By Michelle Rawlins
This family adaptation of Hans Christian Anderson’s highly acclaimed story is a captivating mix of enchanting and magical theatre with a dark undertone.
Based around the close and loving friendship of two children, who live next door to one another, it empathetically explores the heartbreaking consequences of what happens when that bond suddenly breaks down.
Although Kai, played by the extremely talented Mitchell Wolfe, and Gerda (Hannah Victoria) have been friends for as long as they can remember, spending their summer days playing in the park and their winter afternoons sledging through the snow, this all changes after the Mum of the once carefree little boy dies.
Devastated, Kai understandably struggles to cope with his loss and goes on a journey to try and find his way in the world. But in his vulnerable state, he is kidnapped by the alluring Snow Queen, who steals his already shattered heart.
As he is held hostage, Kai is brain washed, his memory erased and his heart frozen, he lives in a trance like state, deemed to remain in the ice kingdom, at the hands of his cruel and powerful captor, for the rest of eternity.
But his old friend Gerda has other plans. She hasn’t forgotten about her long lost pal, and sets herself a mission to rescue Kai.
Thankfully, Tutti-Frutti productions, who know exactly how to keep young families enthralled, have taken a softer approach to the fairy tale to prevent little ones becoming too overwhelmed by the sinister under currents, making it suitable for children aged three and upwards.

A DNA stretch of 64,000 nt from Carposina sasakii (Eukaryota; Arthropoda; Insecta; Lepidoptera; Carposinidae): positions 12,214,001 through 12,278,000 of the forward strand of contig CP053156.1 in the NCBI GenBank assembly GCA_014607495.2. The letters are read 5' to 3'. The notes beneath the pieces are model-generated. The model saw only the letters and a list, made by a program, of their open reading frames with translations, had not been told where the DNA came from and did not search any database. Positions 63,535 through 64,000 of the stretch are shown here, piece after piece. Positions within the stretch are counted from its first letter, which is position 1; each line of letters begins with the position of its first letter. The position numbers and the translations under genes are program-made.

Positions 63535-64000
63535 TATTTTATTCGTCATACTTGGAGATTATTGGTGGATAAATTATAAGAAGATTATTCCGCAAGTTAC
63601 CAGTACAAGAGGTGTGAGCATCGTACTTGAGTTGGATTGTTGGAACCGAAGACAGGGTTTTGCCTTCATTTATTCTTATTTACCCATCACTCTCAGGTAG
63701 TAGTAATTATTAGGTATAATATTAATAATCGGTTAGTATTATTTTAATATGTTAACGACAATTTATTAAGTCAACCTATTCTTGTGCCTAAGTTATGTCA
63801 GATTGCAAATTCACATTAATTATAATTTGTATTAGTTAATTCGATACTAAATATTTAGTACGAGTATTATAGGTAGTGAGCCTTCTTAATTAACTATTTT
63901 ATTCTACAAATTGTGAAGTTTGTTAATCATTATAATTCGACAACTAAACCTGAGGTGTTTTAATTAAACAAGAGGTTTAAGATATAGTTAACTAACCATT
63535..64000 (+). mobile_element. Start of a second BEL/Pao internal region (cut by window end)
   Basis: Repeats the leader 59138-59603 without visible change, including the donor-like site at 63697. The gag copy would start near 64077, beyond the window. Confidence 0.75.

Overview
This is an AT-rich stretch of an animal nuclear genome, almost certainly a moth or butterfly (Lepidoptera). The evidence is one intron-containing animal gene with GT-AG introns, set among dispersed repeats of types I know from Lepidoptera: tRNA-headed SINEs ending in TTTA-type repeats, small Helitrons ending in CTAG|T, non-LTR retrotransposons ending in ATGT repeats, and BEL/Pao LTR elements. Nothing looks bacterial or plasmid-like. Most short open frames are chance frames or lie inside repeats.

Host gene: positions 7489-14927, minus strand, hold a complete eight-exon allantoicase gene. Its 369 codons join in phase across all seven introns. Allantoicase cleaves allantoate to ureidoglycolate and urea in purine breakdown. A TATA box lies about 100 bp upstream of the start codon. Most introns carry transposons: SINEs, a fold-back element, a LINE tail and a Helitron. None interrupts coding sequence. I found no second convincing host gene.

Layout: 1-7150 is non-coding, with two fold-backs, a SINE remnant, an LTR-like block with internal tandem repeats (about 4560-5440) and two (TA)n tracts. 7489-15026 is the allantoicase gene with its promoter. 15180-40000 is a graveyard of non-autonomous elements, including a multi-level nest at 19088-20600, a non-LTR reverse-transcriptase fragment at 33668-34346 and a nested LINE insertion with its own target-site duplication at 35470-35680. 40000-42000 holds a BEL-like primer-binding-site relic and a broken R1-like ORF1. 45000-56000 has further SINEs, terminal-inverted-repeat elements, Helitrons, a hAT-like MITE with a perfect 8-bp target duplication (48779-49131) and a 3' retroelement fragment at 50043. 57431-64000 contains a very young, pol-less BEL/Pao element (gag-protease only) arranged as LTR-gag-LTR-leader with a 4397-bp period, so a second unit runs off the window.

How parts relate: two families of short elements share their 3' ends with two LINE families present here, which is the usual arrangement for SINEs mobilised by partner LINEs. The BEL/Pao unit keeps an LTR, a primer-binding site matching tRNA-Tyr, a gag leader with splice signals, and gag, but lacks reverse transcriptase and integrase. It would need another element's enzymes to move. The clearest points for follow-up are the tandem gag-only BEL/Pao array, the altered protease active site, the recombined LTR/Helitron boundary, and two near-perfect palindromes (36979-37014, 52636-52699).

As Gerda courageously travels to the coldest part of the world, she encounters several wondrous and on the whole harmless characters, including a singing flower, who loves nothing more than a good dance, and a lovable rogue, who instead of robbing Gerda; hands over a pair of gloves to protect her from the icy conditions.
Writer, Mike Kenny, who was highly praised for his adaptation of E Nesbit’s The Railway Children and York’s Mystery Plays, has achieved just the right balance of happiness and sadness. Although the Snow Queen is clearly the ‘bad guy’ she isn’t too terrifying in her full length silver puffer coat, and the power of love should never be under estimated.
The two friends, despite their tender ages, confront some big emotions including, grief, love, loyalty and trust, but the themes are so magically entwined into the wintery adventure, that even the youngest members of the audience can’t fail to to be enthralled.
Showing at York Theatre Royal until October 13 www.yorktheatreroyal.co.uk
Then touring until December 31 www.tutti-fruiti.org.uk